Books!

So, what'd you get today, and what'd you give to your book-loving friends?

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  1. Books As Gifts Joe Queenan’s point seems to be "don’t give me any books, I’ve already selected every last one of the 2,138 I have left to read...
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  3. Sandpaper Books and More Rain Taxi has a very intereting interview with experimental author Steve McCaffery. If you’re at all interested in where fiction is headed, check it out....
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10 comments to Books!

  • Books I gave to Robert:
    Jung’s The Red Book (amazing!)
    The Tanners by Robert Walser
    Bolano’s The Skating Rink
    Kurt Schwitters’ Lucky Hans and Other Merz Tales
    others gave to us:
    Manahatta
    The New York Times’ Front Pages, 1851-2009
    The Intent On by Ken Irby

  • Drew

    Gift Card which will be used directly for the new Coetzee.
    Gave Out Stealing Horses by Per Petterson to a relative.

  • Matt

    My fiancee is amazing, heres my haul:
    Pornografia-Witold Gombrowicz
    Last Evenings on Earth-Roberto Bolano
    By Night In Chile-Roberto Bolano
    The Girl With The Dragon Tattoo-Stieg Larsson
    The Killer Inside Me-Jim Thompson
    Butcher’s Crossing-John Williams
    Remainder-Tom McCarthy
    Pale Fire-Vladimir Nabokov
    The Adventures and Misadventures of Maqroll-Alvaro Mutis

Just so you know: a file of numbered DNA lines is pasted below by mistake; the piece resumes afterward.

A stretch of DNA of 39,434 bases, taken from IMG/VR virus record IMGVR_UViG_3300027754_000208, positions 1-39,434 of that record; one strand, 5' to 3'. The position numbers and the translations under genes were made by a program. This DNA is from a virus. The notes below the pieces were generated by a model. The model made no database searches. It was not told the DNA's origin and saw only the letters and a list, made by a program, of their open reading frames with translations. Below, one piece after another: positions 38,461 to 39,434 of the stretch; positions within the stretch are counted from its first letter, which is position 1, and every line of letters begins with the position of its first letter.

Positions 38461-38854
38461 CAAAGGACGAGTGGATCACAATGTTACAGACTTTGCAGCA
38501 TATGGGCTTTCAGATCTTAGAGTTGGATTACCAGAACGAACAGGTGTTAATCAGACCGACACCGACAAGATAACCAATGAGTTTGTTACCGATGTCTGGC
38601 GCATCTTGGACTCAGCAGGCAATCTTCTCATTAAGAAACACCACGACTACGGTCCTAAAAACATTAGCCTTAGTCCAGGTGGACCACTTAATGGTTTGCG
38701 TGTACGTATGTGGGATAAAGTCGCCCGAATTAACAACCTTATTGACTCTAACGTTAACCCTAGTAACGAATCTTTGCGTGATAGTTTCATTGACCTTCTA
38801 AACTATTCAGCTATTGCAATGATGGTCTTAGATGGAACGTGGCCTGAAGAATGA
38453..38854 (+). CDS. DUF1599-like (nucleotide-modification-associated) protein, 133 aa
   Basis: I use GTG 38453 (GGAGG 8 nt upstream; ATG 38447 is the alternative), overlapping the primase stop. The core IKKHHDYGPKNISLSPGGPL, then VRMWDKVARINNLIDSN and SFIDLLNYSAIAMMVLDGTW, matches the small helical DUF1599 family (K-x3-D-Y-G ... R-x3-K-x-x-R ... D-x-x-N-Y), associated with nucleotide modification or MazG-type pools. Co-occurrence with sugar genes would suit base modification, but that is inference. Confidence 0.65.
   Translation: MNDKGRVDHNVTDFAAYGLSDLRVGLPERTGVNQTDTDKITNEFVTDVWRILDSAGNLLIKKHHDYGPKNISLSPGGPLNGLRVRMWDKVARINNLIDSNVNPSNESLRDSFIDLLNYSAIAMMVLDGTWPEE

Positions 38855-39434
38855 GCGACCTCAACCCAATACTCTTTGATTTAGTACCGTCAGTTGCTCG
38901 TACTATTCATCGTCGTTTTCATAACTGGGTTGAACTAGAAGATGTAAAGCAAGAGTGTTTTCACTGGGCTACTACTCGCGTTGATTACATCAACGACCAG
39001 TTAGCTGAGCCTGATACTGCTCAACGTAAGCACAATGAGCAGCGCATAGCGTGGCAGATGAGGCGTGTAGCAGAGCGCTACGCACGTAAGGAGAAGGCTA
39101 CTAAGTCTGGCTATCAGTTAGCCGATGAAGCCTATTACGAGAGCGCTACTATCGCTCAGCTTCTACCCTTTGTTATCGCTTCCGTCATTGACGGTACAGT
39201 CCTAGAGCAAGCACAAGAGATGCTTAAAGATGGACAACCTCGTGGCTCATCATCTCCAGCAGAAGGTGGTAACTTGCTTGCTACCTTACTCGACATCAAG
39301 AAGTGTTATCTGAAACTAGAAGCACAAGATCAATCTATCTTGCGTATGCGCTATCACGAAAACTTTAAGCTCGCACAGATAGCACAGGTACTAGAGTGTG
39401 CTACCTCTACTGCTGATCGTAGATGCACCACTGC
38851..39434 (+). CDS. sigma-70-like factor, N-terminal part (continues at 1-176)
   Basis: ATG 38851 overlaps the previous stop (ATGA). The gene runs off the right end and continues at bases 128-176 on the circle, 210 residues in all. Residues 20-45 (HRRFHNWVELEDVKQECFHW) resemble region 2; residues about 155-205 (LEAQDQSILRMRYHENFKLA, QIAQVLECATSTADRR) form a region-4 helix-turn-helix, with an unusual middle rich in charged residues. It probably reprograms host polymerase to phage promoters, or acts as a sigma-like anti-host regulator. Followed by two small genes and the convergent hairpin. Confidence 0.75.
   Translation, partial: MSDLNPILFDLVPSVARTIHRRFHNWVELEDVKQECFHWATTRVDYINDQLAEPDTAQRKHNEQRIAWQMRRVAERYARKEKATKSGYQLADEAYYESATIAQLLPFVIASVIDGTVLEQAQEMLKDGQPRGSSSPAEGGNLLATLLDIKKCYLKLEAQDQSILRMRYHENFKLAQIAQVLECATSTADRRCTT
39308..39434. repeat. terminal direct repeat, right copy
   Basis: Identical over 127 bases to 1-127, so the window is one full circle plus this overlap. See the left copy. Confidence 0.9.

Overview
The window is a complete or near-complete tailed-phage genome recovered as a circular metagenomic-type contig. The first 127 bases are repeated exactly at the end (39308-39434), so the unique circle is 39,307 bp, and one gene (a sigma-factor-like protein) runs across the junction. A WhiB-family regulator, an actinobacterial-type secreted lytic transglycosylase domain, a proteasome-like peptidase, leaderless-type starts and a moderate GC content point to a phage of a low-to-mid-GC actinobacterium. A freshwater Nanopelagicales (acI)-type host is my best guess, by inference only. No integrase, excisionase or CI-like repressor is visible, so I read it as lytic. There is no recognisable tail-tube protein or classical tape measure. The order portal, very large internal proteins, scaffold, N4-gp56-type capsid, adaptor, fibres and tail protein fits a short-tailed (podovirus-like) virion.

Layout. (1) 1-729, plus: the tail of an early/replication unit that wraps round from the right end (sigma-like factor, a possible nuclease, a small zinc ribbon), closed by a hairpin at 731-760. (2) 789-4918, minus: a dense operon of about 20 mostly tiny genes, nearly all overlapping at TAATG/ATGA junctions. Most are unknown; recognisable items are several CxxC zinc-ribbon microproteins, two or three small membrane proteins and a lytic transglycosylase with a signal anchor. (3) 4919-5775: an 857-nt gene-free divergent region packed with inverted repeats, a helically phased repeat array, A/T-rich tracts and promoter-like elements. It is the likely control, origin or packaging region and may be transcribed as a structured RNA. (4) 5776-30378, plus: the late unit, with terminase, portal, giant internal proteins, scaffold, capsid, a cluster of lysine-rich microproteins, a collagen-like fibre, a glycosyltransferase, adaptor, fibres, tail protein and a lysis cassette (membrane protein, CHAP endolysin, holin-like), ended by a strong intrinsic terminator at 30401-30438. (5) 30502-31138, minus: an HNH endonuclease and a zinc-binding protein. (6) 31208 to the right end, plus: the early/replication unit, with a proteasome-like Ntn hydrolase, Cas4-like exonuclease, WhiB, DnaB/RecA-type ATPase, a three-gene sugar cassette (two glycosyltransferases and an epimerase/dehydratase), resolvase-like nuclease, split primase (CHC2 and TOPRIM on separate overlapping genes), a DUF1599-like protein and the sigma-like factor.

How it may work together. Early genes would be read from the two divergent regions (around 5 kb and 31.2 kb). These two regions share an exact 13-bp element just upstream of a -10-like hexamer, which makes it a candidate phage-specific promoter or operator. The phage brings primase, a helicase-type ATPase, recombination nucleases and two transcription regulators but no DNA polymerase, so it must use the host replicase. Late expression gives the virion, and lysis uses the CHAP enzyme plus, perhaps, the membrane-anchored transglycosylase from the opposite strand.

Await Your Reply-Dan Chaon
    Ice-Vladimir Sorokin
    Plus an Amazon gift certificate to pick up some more!

  • Ryan

    I got -
    The Making of Americans – Stein
    By Night in Chile – Bolano
    The Magic Mountain – Mann
    Three Novellas – Bernhard
    Collected poems of Ashbery and Plath
    them – JCO
    The Golden Bowl – James
    The Anxiety of Influence – Bloom

  • Harold Brodkey’s The Runaway Soul, Everyman editions of Gustave Flaubert’s Madame Bovary, Henry David Thoreau’s Walden and Katherine Mansfield’s The Garden Party and Other Stories, Fergus Henderson’s (one of my favourite chefs) Nose to Tail Eating and W. G. Hoskins’s The Making of The English Landscape.

  • They gave me Vicente Luis Mora’s Tiempo and Jorge Luis Borges’ El Libro de Arena (I’m not convinced enough by the edition of his Obras Completas, and they are giving each Borges book that I don’t own and even I’ve read all more than twice, I MUST have all that books in my library). In Spain we also give lots of presents at January 6th, the Three Kings Day, so we’ll see.

  • Oh, and the book I buy was Where the wild things are by Maurice Sendak, a little masterpiece that now, with the movie around there, has a beautiful edition without movie tie-ins luckily.

  • Charlotte

    I almost forgot: I also gave Robert The Salt Smugglers by Gerard de Nerval, beautifully translated by Richard Sieburth.

  • I gave two collections of poetry by Raul Zurita. I will get to pick out my Xmas gift at the Strand next week while visiting NYC.

  • Paul

    Gave: Rambaud’s History of Russia from the Earliest Times to 1877.
    Received: The Paris Review Interviews, Vol. I-IV (box set).
    Vocational Christmas Reading: Maps In Those Days: Cartographic Methods Before 1850.